A reader forwarded the results of Organic Acid Tests done by Quest Diagnostic Biochemical Genetics lab. They had several abnormal results and was frustrated because their MD did not know what to do with it! In theory, it would indicate genetic mutations — in theory, but to more confident, explicit DNA testing would be needed (which is also fuzzy for interpretation).
“Approximately one thousand inborn errors of metabolism (IEM) have been identified to date primarily through the detection of endogenous metabolites abnormally accumulated in biological fluids and tissues. The laboratory discipline that covers the biochemical diagnosis of IEM is Clinical Biochemical Genetics, and is defined as one concerned with the evaluation and diagnosis of patients and families with inherited metabolic disease, monitoring of treatment, and distinguishing heterozygous carriers from non-carriers by metabolite and enzymatic analysis of physiological fluids and tissues.” [MayoClinic]
When we come to CFS patients — there is (IMHO) a significant risk of misidentifying an abnormality as being genetic instead of being due to a microbiome shift. There are several roads to go down:
- You do not have CFS proper, you have a metabolic error
- You do have CFS, and the abnormality is due to the microbiome shift
- You have a metabolic error that predispose you to CFS, because over and under production of organic acids encourages a shift of the microbiome
Reviewing the literature, there is not sufficient knowledge to know which is true. We do know that DNA SNPs are associated with CFS, FM, IBS and MCS. Checking each of the thousand metabolic errors for relevant SNPs and then seeing if there are any matches with the above DNA SNPs is a massive amount of work and likely have informational value only (I am concerned about treatment value – so doing such, honestly, does not interest me).
With that said, let us see what we can find.
The Unusual Results
- N-Acetylaspartic: High
- 2-Hydroxyglutaric: High (1 over)
- Citric: Low
- 3-Hydroxyisobutyric: Low
- 2-Hydroxisovaleric: Low
- Ethylmalonic: Very High
- Methylsuccinic: High
- Glutaric: Low
- Adipic: High
The first step is always to try googling/wikipedia each item. I actually found wikipedia very sparse. The HMDB provides much more information — and are linked below. The information is “thick”, suitable for professionals above MD pay grades!
- N-Acetylaspartic acid is a derivative of aspartic acid. It is the second most concentrated molecule in the brain after the amino acid glutamate. It is synthesized in neurons from the amino acid aspartate and acetyl coenzyme A. The various functions served by N-acetylaspartic acid are still under investigation, but the primary proposed functions include:. 1) A neuronal osmolyte that is involved in fluid balance in the brain 2) A source of acetate for lipid and myelin synthesis in oligodendrocytes, the glial cells that myelinate neuronal axons 3) A precursor for the synthesis of the important neuronal dipeptide N-acetylaspartylglutamate 4)N-Acetylaspartic acid may also be involved in energy production from the amino acid glutamate in neuronal mitochondria. —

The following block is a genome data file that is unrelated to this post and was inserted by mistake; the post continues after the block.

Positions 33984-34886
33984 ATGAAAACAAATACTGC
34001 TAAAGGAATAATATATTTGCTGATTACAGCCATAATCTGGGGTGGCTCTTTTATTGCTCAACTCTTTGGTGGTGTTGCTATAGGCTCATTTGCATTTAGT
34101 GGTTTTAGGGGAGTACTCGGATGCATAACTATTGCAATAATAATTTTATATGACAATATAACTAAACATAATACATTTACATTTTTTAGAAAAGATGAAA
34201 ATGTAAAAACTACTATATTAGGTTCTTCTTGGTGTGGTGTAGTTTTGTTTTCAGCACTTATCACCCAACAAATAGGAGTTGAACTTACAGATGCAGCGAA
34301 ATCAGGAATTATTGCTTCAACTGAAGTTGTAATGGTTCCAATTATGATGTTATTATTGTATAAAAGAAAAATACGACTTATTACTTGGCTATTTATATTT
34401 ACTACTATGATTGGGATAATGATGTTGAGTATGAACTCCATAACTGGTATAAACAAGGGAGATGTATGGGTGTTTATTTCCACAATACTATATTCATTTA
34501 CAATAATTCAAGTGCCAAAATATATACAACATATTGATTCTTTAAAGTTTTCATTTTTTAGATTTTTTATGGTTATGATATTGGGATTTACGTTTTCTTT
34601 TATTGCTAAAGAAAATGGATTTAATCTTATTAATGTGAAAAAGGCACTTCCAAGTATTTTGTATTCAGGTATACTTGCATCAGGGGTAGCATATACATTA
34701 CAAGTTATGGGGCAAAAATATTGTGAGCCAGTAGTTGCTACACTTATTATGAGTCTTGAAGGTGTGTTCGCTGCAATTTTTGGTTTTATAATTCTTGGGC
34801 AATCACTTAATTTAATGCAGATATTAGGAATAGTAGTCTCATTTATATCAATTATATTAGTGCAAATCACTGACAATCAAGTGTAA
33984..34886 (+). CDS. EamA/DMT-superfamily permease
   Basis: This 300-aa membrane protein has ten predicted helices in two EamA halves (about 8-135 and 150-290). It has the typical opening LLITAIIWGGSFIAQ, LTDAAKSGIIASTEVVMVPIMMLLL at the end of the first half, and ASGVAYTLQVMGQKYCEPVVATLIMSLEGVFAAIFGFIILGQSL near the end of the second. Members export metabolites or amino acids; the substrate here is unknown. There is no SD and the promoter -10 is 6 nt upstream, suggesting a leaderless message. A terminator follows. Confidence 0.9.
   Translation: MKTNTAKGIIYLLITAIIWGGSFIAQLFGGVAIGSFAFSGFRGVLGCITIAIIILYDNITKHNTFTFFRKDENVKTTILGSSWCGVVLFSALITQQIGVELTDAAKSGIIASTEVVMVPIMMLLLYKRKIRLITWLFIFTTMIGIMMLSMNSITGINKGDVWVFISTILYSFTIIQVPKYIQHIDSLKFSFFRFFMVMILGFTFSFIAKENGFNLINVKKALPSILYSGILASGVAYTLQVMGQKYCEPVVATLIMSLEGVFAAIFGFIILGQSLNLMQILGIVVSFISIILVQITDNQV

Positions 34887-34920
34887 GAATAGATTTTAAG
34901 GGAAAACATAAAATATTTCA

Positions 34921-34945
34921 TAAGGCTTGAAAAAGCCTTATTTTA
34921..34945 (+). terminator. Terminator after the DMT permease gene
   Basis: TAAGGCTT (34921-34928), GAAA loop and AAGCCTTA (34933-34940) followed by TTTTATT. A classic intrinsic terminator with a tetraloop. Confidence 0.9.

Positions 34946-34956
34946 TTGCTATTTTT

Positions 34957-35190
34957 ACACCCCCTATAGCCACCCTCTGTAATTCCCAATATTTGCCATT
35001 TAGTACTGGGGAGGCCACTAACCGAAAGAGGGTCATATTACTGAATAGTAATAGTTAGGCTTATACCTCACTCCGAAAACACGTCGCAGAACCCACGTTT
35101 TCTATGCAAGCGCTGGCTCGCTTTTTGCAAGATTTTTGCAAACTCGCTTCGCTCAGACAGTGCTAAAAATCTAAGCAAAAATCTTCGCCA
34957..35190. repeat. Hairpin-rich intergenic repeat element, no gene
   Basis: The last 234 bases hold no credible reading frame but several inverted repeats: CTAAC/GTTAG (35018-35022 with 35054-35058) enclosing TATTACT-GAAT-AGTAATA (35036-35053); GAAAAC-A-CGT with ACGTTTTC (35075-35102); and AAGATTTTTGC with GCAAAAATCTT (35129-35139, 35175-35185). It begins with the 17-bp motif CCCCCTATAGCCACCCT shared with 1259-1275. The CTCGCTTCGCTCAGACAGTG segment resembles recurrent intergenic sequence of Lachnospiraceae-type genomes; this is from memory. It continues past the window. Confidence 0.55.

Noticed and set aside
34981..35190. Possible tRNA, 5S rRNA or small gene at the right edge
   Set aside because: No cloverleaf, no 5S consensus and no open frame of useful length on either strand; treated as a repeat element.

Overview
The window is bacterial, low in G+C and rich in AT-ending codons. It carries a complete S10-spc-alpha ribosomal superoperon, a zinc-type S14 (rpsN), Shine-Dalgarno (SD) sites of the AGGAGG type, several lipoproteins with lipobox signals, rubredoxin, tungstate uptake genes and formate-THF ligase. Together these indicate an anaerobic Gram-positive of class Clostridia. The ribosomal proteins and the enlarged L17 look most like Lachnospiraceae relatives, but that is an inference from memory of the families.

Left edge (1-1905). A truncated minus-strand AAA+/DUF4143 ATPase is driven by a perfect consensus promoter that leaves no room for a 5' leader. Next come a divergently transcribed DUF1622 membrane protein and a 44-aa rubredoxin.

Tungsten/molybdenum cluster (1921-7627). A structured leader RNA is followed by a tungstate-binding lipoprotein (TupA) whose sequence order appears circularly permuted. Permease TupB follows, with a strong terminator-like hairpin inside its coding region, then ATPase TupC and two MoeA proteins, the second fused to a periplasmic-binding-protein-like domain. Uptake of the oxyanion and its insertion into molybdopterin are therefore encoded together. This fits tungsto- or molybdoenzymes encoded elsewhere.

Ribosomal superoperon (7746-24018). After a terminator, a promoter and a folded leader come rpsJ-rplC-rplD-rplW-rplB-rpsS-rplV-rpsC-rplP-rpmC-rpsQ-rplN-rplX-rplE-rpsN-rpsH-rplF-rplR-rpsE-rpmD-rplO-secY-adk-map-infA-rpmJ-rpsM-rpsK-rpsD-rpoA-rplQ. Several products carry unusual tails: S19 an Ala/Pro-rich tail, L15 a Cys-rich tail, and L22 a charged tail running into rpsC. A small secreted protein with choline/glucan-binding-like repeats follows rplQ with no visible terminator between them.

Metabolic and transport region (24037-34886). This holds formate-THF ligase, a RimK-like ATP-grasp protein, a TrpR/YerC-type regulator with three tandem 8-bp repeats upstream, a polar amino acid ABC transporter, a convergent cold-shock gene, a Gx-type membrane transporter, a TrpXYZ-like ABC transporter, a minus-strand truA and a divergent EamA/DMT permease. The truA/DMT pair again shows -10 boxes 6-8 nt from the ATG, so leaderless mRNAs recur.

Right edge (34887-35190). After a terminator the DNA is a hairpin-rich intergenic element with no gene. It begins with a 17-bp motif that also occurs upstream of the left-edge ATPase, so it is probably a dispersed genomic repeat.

2-Hydroxyglutaric: High (1 over)
- This inhibitory effect leads to alterations in the hypoxia induced factor (HIF)-mediated hypoxic response and alterations in gene expression through global epigenetic remodeling. The net effect is that D-2-hydroxyglutarate causes a cascading effect that leads genetic perturbations and malignant transformation.
Ethylmalonic: Very High
- Ethylmalonic acid is identified in the urine of patients with short-chain acyl-coenzyme A dehydrogenase deficiency, which is a fatty acid metabolism disorder.
- clinically characterized by neuromotor delay, hyperlactic acidemia, recurrent petechiae, orthostatic acrocyanosis, and chronic diarrhea
- Increasing lysine intake may help raise
- Adipic acid in the urine and in the blood is typically exogenous in origin and is a good biomarker of jello consumption. In fact, a condition known as adipic aciduria is actually an artifact of jello consumption (PMID: 1779643 ). However, certain disorders (such as diabetes and glutaric aciduria type I.) can lead to elevated levels of adipic acid and other dicarboxcylic acids (such as suberic acid) in urine. – stop eating Jello????
The Genetic Lab’s Conclusion
“The Pattern of Elevated Organic Acids does not suggest a specific inherited metabolic disorder” – So while there many reading that are off, the pattern does not match what is known — and thus there is no known treatment (since there is not a known problem!).
IMHO, the above tests have very limited treatment information. Association with causes (beyond DNA mutations) or effective treatment is just not there. It is totally unclear if some of these highs and lows are related to bacteria shifts (instead of DNA).
A simple example for 2-Hydroxyglutaric, “High levels of 2-hydroxyglutarate dehydrogenase were found exclusively in organisms that use the hydroxyglutarate pathway. The data indicate that only two pathways are involved in the fermentation of glutamate by the bacteria analyzed. The methylaspartate pathway appears to be used only by species of Clostridium, whereas the hydroxyglutarate pathway is used by representatives of several genera.”